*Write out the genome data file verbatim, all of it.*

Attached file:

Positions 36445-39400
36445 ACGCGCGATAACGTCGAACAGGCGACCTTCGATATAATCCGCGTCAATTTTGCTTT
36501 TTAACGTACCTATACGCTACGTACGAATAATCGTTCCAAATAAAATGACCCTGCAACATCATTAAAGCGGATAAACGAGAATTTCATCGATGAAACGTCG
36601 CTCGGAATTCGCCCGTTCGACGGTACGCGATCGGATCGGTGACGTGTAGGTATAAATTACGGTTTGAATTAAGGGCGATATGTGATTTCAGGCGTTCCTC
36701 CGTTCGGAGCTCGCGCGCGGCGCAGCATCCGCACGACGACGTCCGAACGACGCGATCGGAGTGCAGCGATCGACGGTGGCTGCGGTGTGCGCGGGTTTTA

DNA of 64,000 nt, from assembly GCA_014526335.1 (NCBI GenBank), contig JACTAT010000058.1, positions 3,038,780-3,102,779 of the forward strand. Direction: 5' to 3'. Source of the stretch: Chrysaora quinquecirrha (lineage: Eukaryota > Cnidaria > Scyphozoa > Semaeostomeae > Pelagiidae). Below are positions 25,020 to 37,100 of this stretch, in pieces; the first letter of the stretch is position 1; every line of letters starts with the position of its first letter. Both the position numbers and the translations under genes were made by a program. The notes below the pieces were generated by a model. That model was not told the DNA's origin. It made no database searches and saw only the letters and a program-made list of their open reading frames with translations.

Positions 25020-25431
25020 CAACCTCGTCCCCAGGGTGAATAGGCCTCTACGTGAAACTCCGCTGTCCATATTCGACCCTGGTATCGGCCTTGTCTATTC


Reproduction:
Positions 36445-39400
36445 ACGCGCGATAACGTCGAACAGGCGACCTTCGATATAATCCGCGTCAATTTTGCTTT
36501 TTAACGTACCTATACGCTACGTACGAATAATCGTTCCAAATAAAATGACCCTGCAACATCATTAAAGCGGATAAACGAGAATTTCATCGATGAAACGTCG
36601 CTCGGAATTCGCCCGTTCGACGGTACGCGATCGGATCGGTGACGTGTAGGTATAAATTACGGTTTGAATTAAGGGCGATATGTGATTTCAGGCGTTCCTC
36701 CGTTCGGAGCTCGCGCGCGGCGCAGCATCCGCACGACGACGTCCGAACGACGCGATCGGAGTGCAGCGATCGACGGTGGCTGCGGTGTGCGCGGGTTTTA

DNA of 64,000 nt, from assembly GCA_014526335.1 (NCBI GenBank), contig JACTAT010000058.1, positions 3,038,780-3,102,779 of the forward strand. Direction: 5' to 3'. Source of the stretch: Chrysaora quinquecirrha (lineage: Eukaryota > Cnidaria > Scyphozoa > Semaeostomeae > Pelagiidae). Below are positions 25,020 to 37,100 of this stretch, in pieces; the first letter of the stretch is position 1; every line of letters starts with the position of its first letter. Both the position numbers and the translations under genes were made by a program. The notes below the pieces were generated by a model. That model was not told the DNA's origin. It made no database searches and saw only the letters and a program-made list of their open reading frames with translations.

Positions 25020-25431
25020 CAACCTCGTCCCCAGGGTGAATAGGCCTCTACGTGAAACTCCGCTGTCCATATTCGACCCTGGTATCGGCCTTGTCTATTC